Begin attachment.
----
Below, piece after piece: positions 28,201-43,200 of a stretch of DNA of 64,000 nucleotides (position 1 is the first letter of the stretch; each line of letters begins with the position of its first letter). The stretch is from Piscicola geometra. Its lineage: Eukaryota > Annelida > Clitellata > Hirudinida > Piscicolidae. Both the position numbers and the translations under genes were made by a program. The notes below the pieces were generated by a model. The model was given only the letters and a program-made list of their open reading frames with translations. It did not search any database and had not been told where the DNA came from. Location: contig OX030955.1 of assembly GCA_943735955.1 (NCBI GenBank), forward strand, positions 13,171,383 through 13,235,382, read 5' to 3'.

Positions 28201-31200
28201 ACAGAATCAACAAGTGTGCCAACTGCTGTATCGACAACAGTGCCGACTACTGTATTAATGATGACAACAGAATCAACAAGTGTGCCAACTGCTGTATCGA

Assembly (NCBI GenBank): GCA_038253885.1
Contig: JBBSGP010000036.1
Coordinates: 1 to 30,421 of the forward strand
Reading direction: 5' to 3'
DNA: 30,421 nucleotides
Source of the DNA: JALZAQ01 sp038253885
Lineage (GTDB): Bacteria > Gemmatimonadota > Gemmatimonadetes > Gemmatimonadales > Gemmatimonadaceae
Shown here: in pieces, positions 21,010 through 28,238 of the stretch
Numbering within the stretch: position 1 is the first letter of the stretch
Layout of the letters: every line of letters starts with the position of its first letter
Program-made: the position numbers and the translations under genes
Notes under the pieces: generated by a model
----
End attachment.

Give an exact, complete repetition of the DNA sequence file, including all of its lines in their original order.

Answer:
Below, piece after piece: positions 28,201-43,200 of a stretch of DNA of 64,000 nucleotides (position 1 is the first letter of the stretch; each line of letters begins with the position of its first letter). The stretch is from Piscicola geometra. Its lineage: Eukaryota > Annelida > Clitellata > Hirudinida > Piscicolidae. Both the position numbers and the translations under genes were made by a program. The notes below the pieces were generated by a model. The model was given only the letters and a program-made list of their open reading frames with translations. It did not search any database and had not been told where the DNA came from. Location: contig OX030955.1 of assembly GCA_943735955.1 (NCBI GenBank), forward strand, positions 13,171,383 through 13,235,382, read 5' to 3'.

Positions 28201-31200
28201 ACAGAATCAACAAGTGTGCCAACTGCTGTATCGACAACAGTGCCGACTACTGTATTAATGATGACAACAGAATCAACAAGTGTGCCAACTGCTGTATCGA

Assembly (NCBI GenBank): GCA_038253885.1
Contig: JBBSGP010000036.1
Coordinates: 1 to 30,421 of the forward strand
Reading direction: 5' to 3'
DNA: 30,421 nucleotides
Source of the DNA: JALZAQ01 sp038253885
Lineage (GTDB): Bacteria > Gemmatimonadota > Gemmatimonadetes > Gemmatimonadales > Gemmatimonadaceae
Shown here: in pieces, positions 21,010 through 28,238 of the stretch
Numbering within the stretch: position 1 is the first letter of the stretch
Layout of the letters: every line of letters starts with the position of its first letter
Program-made: the position numbers and the translations under genes
Notes under the pieces: generated by a model